For sure we were lucky that no one was injured.

In our defence, having only bought the boat 2 months ago and not having had to hoist the headsail before because of the furler, we had no idea of the difficulty factor because like I said, the winch the halyard is run to is ridiculously small. We put it down to a combination of new sail and small winch.
Reply With Quote Share with Facebook
  #6  
Old 07-10-2007
pigslo's Avatar
Senior Member
 
Join Date: Nov 2004
Posts: 804
Thanks: 0
Thanked 0 Times in 0 Posts
Rep Power: 10
pigslo is on a distinguished road
Perhaps a slightly larger luff rope than the track was speced for.
pigslo
Reply With Quote Share with Facebook
  #7  
Old 07-10-2007
Senior Member
 
Join Date: Feb 2007
Location: michigan
Posts: 281
Thanks: 3
Thanked 1 Time in 1 Post
Rep Power: 8
cruisingdream is on a distinguished road
Consider that the sail is not the issue but the the furler is the problem.
If the last 2 feet are the problem the halyard leading to the upper bearing may not be pulling stright up but at a slight angle toward the mast causing the upper bearing to jam on the foil. I've seen boats that put an extra block hanging at the to of the mast to allow the halyard to pull stright up the foil.
Reply With Quote Share with Facebook
  #8  
Old 07-10-2007
TrueBlue's Avatar
Seńor Member
 
Join Date: Oct 2004
Location: Narragansett Bay
Posts: 4,853
Thanks: 0
Thanked 0 Times in 0 Posts
Rep Power: 12
TrueBlue is a jewel in the rough TrueBlue is a jewel in the rough TrueBlue is a jewel in the rough
Quote:
I've seen boats that put an extra block hanging at the to of the mast to allow the halyard to pull stright up the foil.
The risk in doing this, if the turning block is mounted too high, is the high possibility of the halyard wrapping around the furler head swivel.

A masthead bracket mounted sheave, or wrap preventer, should be used at an angle specified by the furler mfgr.

__________________
True Blue . . .
sold the Nauticat
Reply With Quote Share with Facebook
  #9  
Old 07-10-2007
sailingdog's Avatar
Telstar 28
 
Join Date: Mar 2006
Location: New England
Posts: 43,291
Thanks: 0
Thanked 9 Times in 9 Posts
Rep Power: 13
sailingdog is just really nice sailingdog is just really nice sailingdog is just really nice sailingdog is just really nice sailingdog is just really nice
The other issue could be that the top of the furling system foil was damaged by a halyard wrap, and that could be causing the difficulties in raising the sail.
__________________
Sailingdog

To view links or images in signatures your post count must be 10 or greater. You currently have 0 posts.

Telstar 28
New England

You know what the first rule of sailing is? ...Love. You can learn all the math in the 'verse, but you take
a boat to the sea you don't love, she'll shake you off just as sure as the turning of the worlds. Love keeps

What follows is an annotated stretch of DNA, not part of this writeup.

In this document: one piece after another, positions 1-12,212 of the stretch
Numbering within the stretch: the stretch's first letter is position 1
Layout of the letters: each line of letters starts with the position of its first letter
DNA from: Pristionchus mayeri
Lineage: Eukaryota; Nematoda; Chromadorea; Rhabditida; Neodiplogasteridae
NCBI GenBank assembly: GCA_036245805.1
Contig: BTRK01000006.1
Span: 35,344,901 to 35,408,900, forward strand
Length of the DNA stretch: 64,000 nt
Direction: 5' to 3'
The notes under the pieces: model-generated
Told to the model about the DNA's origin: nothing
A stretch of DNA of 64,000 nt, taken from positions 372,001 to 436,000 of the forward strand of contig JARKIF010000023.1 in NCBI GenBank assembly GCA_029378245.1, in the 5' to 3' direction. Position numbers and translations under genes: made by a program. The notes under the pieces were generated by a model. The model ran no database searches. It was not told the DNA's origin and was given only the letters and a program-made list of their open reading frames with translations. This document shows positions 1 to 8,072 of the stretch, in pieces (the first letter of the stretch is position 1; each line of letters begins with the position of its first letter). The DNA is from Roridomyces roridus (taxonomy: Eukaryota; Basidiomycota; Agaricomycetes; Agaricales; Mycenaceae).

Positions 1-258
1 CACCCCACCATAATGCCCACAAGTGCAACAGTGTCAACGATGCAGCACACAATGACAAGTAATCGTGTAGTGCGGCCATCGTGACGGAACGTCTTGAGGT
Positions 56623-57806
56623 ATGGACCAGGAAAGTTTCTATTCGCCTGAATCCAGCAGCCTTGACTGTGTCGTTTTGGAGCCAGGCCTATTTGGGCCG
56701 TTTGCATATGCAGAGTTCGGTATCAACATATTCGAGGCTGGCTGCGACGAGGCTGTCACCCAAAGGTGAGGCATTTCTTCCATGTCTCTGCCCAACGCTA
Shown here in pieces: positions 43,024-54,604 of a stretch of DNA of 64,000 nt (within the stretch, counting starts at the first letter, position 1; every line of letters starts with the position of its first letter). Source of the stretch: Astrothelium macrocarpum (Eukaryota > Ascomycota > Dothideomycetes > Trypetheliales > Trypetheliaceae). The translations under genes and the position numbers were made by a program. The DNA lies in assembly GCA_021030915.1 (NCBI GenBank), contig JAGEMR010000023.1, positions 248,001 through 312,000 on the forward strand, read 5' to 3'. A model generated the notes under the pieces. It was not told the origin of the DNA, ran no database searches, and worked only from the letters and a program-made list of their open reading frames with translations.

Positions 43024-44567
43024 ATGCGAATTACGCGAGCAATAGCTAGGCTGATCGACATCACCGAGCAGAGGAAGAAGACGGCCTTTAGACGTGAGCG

her going when she oughta fall down, tells you she's hurting 'fore she keens. Makes her a home.

—Cpt. Mal Reynolds, Serenity (edited)

If you're new to the Sailnet Forums... please read this
To view links or images in signatures your post count must be 10 or greater. You currently have 0 posts.
.

Still—DON'T READ THAT POST AGAIN.
Reply With Quote Share with Facebook
  #10  
Old 07-10-2007
Admirals fav target
 
Join Date: May 2006
Location: On land unfortunately
Posts: 228
Thanks: 0
Thanked 0 Times in 0 Posts
Rep Power: 9
NCountry is on a distinguished road
I try to leave this type of thing to the experts of which SD is definately one BUT the other option is (speaking from experience). If the previous sail had been on the furler for an extended length of time then "crud" could build up in the furler track. With gravity assist, bringing down the old sail would be easy. Getting the new one up is another challenge altogether. You may solve the problem with something as simple as cleaning the track by grabbing the water hose..
Reply With Quote Share with Facebook
Reply


Currently Active Users Viewing This Thread: 1 (0 members and 1 guests)
 
Thread Tools

 
Posting Rules
You may post new threads
You may post replies
You may post attachments
You may edit your posts

BB code is On
Smilies are On
[IMG] code is On
HTML code is On


Similar Threads
Thread Thread Starter Forum Replies Last Post
Headsail Reefing Basics Brian Hancock Seamanship Articles 0 08-05-2004 08:00 PM
Headsail Reefing Basics Brian Hancock Gear and Maintenance Articles 0 08-05-2004 08:00 PM
Fine-Tuning the Autopilot, Part Two Dan Neri Gear and Maintenance Articles 0 10-13-2003 08:00 PM
Choosing the Right Headsail Dobbs Davis Racing Articles 0 01-29-2003 07:00 PM
Headsail Trimming Basics Rich Bowen Racing Articles 0 05-27-2002 08:00 PM


All times are GMT -4. The time now is 02:01 AM.

Add to My Yahoo!         
Powered by vBulletin® Version 3.8.7
Copyright ©2000 - 2014, vBulletin Solutions, Inc.
SEO by vBSEO 3.6.1
(c) Marine.com LLC 2000-2012

The SailNet.com store is owned and operated by a company independent of the SailNet.com forum. You are now leaving the SailNet forum. Click OK to continue or Cancel to return to the SailNet forum.